MODIS satellite data inform study of human land use patterns and changes in ecological communities in tropical forests around the world.
Land use has long been recognized as a profound influence on ecological communities. Precisely quantifying this influence is an essential step towards ecological sustainability but has been problematic because responses to a given impact can vary among response variables, and both among and within major taxa. A recent study led by Tim Newbold of the United Nations Environment Programme World Conservation Monitoring Centre, provides a clearer picture of the consistent and profound effect that land use has on ecological communities throughout the world's tropical and sub-tropical forest biome and shows that different taxonomic groups, and different types of species within taxonomic groups, respond very differently to land-use change.
Using data collated as part of the projecting responses of ecological diversity in changing terrestrial systems (PREDICTS) project (www.predicts.org.uk), including subsets of MODIS land products from the ORNL DAAC, they present an analysis of individual species' responses to land-use and land-use intensity throughout the world's tropical and sub-tropical forests.
Overall, the results demonstrate that transformation of habitats for human land use is causing consistent reductions in species richness and changes in abundance, altering ecological communities in tropical and sub-tropical forests around the world. Human-dominated habitats have fewer species than natural habitats. The results add to a growing body of evidence that humans are causing fundamental changes to community structure.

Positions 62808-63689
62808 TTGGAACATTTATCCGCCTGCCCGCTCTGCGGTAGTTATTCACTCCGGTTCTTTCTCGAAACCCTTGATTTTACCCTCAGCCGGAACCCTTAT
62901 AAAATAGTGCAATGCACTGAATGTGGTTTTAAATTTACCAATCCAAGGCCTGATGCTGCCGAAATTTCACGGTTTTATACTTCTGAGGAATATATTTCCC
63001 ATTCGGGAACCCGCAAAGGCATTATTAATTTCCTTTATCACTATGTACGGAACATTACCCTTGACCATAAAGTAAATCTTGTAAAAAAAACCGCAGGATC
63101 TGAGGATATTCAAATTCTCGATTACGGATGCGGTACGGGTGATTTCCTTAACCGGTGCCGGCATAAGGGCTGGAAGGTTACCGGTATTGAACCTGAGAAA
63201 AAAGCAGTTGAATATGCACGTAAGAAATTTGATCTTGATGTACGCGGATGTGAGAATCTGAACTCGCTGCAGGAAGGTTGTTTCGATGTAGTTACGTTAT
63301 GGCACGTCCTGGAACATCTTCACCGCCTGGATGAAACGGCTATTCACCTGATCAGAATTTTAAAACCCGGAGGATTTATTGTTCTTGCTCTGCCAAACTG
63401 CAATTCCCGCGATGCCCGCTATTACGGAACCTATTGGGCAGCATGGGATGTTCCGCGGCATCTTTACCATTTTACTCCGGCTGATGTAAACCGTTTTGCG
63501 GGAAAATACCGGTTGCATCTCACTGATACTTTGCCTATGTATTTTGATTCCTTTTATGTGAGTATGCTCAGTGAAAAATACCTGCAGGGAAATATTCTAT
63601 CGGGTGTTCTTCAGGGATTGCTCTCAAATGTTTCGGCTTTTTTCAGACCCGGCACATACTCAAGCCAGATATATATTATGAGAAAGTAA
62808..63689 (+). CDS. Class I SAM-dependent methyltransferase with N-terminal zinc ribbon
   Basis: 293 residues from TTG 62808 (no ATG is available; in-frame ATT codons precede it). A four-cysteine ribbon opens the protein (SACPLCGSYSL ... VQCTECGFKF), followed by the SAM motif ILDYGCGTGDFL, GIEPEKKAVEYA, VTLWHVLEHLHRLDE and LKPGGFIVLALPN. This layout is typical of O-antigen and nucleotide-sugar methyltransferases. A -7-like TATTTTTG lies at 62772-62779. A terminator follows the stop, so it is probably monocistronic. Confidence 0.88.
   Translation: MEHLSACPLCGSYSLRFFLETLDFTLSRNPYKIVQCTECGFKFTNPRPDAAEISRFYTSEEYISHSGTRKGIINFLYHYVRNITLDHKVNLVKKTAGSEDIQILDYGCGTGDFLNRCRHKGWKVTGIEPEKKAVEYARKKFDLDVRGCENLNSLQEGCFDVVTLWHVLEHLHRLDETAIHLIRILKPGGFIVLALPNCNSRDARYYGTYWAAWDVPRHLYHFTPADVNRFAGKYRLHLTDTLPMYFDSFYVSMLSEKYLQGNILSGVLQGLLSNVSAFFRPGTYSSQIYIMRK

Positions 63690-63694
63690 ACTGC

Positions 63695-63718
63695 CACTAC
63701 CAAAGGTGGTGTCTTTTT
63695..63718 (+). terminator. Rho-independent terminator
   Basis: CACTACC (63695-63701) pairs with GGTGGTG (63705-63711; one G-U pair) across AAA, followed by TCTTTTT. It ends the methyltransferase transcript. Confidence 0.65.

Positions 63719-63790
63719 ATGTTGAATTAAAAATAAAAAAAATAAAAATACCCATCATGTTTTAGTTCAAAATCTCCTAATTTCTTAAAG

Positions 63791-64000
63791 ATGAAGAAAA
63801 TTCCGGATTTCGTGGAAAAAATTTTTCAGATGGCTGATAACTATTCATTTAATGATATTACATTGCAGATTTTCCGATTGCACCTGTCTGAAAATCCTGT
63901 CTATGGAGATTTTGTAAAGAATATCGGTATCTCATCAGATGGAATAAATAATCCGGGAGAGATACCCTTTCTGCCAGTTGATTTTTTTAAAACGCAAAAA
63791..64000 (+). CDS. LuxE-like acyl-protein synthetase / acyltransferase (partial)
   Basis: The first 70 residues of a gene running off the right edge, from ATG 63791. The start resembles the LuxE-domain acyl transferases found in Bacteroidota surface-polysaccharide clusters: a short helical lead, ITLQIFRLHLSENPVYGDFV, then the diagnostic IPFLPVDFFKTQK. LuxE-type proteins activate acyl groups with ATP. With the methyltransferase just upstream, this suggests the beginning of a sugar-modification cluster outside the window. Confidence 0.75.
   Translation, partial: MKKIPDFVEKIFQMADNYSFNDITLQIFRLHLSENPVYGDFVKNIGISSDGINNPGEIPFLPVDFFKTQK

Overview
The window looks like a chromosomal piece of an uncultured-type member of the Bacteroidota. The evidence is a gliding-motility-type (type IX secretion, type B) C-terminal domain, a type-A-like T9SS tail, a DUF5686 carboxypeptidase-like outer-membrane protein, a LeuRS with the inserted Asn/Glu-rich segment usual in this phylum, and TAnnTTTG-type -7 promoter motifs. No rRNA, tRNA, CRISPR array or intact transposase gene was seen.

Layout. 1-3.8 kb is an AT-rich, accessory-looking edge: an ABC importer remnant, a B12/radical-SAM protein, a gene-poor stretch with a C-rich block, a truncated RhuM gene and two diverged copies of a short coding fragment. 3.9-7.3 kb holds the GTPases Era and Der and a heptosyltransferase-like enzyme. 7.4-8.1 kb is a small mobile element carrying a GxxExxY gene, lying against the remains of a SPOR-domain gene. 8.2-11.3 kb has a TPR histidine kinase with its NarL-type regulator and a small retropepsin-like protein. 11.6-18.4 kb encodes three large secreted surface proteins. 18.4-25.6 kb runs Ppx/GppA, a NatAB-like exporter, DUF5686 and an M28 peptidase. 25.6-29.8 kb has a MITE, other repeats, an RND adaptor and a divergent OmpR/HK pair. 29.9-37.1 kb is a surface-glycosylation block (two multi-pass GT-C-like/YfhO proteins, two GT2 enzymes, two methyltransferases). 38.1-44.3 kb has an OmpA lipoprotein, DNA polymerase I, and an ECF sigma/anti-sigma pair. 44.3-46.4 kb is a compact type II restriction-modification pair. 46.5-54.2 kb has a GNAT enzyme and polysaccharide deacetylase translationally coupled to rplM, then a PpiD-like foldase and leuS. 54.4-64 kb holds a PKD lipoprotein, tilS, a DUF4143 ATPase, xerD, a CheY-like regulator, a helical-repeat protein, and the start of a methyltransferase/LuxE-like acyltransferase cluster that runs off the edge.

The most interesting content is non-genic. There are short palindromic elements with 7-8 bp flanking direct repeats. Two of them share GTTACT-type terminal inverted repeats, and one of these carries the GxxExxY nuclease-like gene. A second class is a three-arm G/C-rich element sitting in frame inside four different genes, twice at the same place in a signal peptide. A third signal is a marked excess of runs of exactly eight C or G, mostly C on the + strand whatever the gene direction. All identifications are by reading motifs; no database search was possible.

Article Citation: Tim Newbold, Lawrence N. Hudson, Helen R. P. Phillips, Samantha L. L. Hill, Sara Contu, Igor Lysenko, Abigayil Blandon, Stuart H. M. Butchart, Hollie L. Booth, Julie Day, Adriana De Palma, Michelle L. K. Harrison, Lucinda Kirkpatrick, Edwin Pynegar, Alexandra Robinson, Jake Simpson, Georgina M. Mace, Jörn P. W. Scharlemann, and Andy Purvis. 2014. A global model of the response of tropical and sub-tropical forest biodiversity to anthropogenic pressures Proc. R. Soc. B. 281:20141371; doi:10.1098/rspb.2014.1371 1471-2954
Data Set: MODIS Global Subset Tool